Russia-gate, hackers, nerve gas hitmen in London, low budget Russian cyber mind-control forcing Americans to vote for Trump, global warming, global cooling, the expanding federal budget deficit, guilty until proven innocent, and the list goes on… and on… and then some. According to popular media, we can all rest assured that these evils can be laid squarely at the feet of Russia’s President Putin.
Seems that Vladimir Putin can not only pull Russia upwards socio-economically during sanctions, yet still has the leisure time and interest to get involved in fomenting just about every misery known, and unknown on this planet. That would certainly qualify him as a being able to walk and chew gum simultaneously, an amazingly competent multi-tasker!
This must be one of the reasons why U.S. tourism to Russia has surged 25% in 2017. American tourists are headed to Moscow, St. Petersburg, and several other cities to experience for themselves what the nation has to offer. Could it be that the new “Chill-out” war and reality show diplomacy in the west has triggered this undeniable spike of interest in Russia by Americans?
It is true that American tourism fell a bit during the Ukraine crisis of 2014 and immediately following, but since then the numbers have picked up and have even surpassed the years before. Today, the numbers have broken all records.
According to some travel experts it could be that anti-Russian propaganda has served nicely to pique the interest of American citizens to see Russia for themselves – to look ‘em in the eye so to speak.
The numbers show that in 2017 about 6,700 new hotel rooms were built in Russia, which is double those built in 2016.
As for hotel operators, in 2017 saw the opening of two Hyatt hotels in Moscow and Vladivostok, Lotte in St. Petersburg and Golden Tulip in the Moscow region. In Sochi, the Courtyard by Marriott will add 345 rooms on the Russian Black Sea coast. Saransk, the smallest of the cities of the World Cup in 2018, will get a Sheraton. If it were not for sanctions there would probably be more.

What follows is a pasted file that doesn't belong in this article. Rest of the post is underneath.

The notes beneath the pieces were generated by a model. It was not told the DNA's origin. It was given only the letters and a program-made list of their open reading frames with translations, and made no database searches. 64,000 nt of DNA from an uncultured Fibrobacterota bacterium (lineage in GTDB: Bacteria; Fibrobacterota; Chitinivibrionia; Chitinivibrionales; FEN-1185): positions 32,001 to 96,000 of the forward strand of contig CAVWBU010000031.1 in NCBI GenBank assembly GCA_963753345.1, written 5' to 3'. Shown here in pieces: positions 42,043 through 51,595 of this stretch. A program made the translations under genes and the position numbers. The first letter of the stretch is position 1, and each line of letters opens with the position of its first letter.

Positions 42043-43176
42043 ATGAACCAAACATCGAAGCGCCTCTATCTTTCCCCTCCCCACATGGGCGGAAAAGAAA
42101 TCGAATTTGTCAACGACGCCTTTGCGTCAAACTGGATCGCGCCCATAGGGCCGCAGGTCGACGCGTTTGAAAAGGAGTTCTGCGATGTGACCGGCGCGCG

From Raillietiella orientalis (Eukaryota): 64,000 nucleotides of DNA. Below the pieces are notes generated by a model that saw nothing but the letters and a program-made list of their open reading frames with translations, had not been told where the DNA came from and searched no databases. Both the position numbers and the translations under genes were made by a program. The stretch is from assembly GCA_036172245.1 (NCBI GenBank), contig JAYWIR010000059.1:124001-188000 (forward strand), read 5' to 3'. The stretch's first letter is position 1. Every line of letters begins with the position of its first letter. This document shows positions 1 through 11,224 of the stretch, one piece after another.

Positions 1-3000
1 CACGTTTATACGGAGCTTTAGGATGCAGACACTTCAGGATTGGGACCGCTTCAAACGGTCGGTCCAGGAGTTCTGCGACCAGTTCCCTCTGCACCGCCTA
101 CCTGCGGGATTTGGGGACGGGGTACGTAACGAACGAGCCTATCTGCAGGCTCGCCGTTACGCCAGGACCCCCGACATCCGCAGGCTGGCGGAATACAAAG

Whatever the reasons, political, cultural or just simple human interest, it is a welcome trend not only economically but as a very effective way to see what is actually going on in the largest (territorially) country on the planet. There is nothing better that seeing for yourself the huge gulf between what is reported and what truly is. For many who I have spoken with, this aspect has been a shock as preconceptions, prejudgement and popularized spin gives way to truth.
One shocker for some Americans who go by the “Big Mac Index” is that dining in Russia on that famous burger, along with fries and a soft drink will run you about half of what it costs stateside. Must be the Russian cows, or a Putin conspiracy, and all of it evilly 100% GMO-free.
For those concerned with internet access and all things digital, Moscow is one place to feel right at home.
The Moscow Metro has had free Wi-Fi for several years, and is now integrated into the wider Moscow transport system, including buses and trams. This is convenient as commuters spend about an hour a day traveling in the Metro on working days. Most cafes and restaurants are also Wi-Fi active, not to mention all hotels.
In short, as they say in the market, “the trend is your friend” is true in many ways, travelling to Russia is not just an eye opening experience, but also might enable seeing and understanding your own world and its values in a new, maybe different way.